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Saskatchewan experts respond to Trump’s ‘tweaks’ to Canada-U.S. trade agreement

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WATCH ABOVE: Saskatchewan producers and exporters may be slightly more comfortable after the PM's meeting in Washington. – Feb 14, 2017

Before Canadian Prime Minister Justin Trudeau and U.S. President Donald Trump met Monday, members of the Saskatchewan Trade and Export Partnership (STEP) were confident.

Some concern existed surrounding Trump’s protectionist approach to trade, though he called the trading relationship with Canada “outstanding.”

“We’ll be tweaking it. We’ll be doing certain things that are going to benefit both of our countries,” Trump said.

WATCH BELOW: Trump says there will be ‘tweaking’ of trade deals with Canada

Click to play video: 'Trump says there will be ‘tweaking’ of trade deals with Canada' Trump says there will be ‘tweaking’ of trade deals with Canada
Trump says there will be ‘tweaking’ of trade deals with Canada – Feb 13, 2017

The remarks are positive news for Saskatchewan exporters, but they’ll need to remain vigilant, said STEP president and CEO Chris Dekker.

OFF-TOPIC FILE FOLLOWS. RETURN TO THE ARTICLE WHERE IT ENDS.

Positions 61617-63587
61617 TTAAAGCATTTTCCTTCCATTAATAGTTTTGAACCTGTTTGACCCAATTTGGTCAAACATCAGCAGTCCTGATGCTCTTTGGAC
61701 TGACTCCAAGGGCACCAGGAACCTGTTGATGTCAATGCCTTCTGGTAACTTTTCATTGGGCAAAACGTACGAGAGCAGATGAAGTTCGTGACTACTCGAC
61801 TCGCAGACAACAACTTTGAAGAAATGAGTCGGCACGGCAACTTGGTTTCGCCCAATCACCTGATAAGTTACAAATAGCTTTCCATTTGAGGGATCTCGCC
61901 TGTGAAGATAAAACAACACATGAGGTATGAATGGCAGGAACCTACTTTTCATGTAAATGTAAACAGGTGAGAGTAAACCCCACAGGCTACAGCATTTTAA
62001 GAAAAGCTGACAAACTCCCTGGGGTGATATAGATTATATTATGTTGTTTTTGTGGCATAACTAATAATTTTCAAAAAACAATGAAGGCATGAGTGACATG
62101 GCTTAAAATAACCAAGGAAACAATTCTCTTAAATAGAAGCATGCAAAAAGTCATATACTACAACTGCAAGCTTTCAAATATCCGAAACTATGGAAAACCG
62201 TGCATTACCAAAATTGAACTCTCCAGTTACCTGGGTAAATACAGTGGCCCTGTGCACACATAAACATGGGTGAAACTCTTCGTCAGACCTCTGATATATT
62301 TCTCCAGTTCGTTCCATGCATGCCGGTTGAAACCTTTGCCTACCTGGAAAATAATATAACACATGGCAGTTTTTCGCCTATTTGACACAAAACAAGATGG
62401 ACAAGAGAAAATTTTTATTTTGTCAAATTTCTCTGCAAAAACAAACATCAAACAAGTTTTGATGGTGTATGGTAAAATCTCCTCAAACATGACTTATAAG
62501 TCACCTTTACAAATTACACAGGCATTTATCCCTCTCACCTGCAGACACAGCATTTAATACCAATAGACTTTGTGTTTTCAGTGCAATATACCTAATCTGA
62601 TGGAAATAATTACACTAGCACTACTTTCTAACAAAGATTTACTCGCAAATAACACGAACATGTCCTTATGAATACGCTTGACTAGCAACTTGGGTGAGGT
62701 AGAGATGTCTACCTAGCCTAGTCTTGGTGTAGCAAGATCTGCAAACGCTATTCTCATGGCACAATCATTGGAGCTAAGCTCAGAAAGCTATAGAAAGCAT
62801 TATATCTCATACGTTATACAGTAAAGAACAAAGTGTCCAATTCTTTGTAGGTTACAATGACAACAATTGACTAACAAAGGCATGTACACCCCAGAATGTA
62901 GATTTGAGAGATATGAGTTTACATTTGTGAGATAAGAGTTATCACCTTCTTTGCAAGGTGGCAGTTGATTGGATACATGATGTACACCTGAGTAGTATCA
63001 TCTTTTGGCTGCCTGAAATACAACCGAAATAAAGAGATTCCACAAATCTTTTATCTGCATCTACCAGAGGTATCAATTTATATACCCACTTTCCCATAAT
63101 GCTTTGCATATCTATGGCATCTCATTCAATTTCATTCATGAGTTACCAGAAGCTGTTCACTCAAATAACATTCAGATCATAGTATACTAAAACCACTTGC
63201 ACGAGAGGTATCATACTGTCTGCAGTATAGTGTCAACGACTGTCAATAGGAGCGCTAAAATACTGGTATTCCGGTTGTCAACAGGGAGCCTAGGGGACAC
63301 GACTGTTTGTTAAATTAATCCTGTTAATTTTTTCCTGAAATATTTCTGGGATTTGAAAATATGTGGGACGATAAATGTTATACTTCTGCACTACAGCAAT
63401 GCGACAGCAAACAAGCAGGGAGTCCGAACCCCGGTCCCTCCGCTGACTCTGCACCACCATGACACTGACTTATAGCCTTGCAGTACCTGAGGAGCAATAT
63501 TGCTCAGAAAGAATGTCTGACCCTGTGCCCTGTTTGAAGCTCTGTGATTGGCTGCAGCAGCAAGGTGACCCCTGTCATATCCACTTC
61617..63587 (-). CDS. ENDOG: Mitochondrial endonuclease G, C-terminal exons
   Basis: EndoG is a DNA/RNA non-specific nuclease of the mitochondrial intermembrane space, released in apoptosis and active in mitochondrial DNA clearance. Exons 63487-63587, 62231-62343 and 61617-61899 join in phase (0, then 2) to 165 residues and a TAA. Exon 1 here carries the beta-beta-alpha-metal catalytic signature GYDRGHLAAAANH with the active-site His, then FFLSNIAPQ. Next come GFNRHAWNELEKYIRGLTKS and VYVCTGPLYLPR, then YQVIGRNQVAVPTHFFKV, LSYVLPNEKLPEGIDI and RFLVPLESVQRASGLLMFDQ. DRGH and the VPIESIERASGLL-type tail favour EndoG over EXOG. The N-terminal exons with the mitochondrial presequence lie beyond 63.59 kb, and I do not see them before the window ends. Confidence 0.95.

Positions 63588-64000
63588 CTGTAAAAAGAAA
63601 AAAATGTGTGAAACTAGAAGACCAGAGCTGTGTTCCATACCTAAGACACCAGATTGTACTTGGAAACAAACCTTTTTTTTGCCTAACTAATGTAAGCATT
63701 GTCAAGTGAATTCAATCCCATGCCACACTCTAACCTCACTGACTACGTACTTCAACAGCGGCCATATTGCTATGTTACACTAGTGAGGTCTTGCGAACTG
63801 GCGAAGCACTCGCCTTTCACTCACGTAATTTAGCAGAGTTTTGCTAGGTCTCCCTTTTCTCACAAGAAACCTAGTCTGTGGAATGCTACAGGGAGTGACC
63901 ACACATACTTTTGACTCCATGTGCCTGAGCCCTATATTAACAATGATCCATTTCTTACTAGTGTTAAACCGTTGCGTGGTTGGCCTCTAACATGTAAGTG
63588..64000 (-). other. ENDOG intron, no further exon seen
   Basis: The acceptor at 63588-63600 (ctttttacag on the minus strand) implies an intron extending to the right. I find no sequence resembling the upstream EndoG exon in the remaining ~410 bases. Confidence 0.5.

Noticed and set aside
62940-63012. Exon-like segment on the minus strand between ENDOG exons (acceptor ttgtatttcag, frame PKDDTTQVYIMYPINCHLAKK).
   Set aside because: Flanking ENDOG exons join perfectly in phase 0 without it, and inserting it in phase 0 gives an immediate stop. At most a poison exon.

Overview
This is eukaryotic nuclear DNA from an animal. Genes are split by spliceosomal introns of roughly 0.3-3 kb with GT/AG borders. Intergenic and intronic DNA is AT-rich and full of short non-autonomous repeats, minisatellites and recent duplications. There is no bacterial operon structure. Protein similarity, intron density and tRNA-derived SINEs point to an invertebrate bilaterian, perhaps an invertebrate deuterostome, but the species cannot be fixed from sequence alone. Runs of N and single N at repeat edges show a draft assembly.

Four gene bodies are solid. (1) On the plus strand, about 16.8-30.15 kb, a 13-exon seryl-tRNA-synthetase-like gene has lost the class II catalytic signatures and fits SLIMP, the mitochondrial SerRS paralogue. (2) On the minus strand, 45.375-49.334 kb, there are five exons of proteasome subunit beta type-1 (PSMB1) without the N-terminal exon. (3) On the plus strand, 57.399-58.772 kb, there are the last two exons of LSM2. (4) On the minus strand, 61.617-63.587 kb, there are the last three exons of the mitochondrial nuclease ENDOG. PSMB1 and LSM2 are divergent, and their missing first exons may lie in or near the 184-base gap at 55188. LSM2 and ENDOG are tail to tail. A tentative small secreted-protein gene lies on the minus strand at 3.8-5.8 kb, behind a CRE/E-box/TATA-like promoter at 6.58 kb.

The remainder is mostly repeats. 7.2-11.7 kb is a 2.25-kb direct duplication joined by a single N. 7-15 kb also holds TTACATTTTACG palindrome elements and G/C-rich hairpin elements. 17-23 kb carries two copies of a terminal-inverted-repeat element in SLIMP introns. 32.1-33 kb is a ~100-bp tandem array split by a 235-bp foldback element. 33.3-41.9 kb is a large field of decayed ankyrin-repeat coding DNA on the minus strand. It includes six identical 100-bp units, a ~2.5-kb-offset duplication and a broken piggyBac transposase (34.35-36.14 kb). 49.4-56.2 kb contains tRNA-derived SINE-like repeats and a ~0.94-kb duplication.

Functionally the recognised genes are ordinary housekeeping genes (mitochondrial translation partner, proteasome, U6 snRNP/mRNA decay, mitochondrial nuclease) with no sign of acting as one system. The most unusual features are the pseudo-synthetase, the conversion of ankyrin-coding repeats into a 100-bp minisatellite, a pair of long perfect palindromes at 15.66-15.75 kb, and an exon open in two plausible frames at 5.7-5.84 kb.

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“The devil is always in the details. So the level of the negotiations or the re-negotiations between our two countries on NAFTA, we’ll have to wait for the specifics to come out,” Dekker said.

 

READ MORE: Justin Trudeau, Donald Trump strike cordial tone on trade in first meeting

Jeff Simpson, who farms in the Ruthilda, Sask., area called the United States a key market for Saskatchewan producers.

“We don’t want to see any changes with that. We certainly don’t want a lower amount of product going down there,” Simpson said.

He cited the softwood lumber agreement and country of origin labeling as past examples of trade struggles between the two nations.

“We do not want to go back to that,” he said.

READ MORE: ‘I’m hopeful:’ Saskatchewan’s Brad Wall sees positive trade signs with U.S.

On Monday, Premier Brad Wall stated he was hopeful and that both countries have “much to lose” if either is too protectionist.

“When we hear Americans concerned about job loss and trade issues, by and large, their reference to countries is limited to Mexico and China,” Wall said.

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The premier plans to discuss trade during a visit to Washington, D.C. in the coming months.

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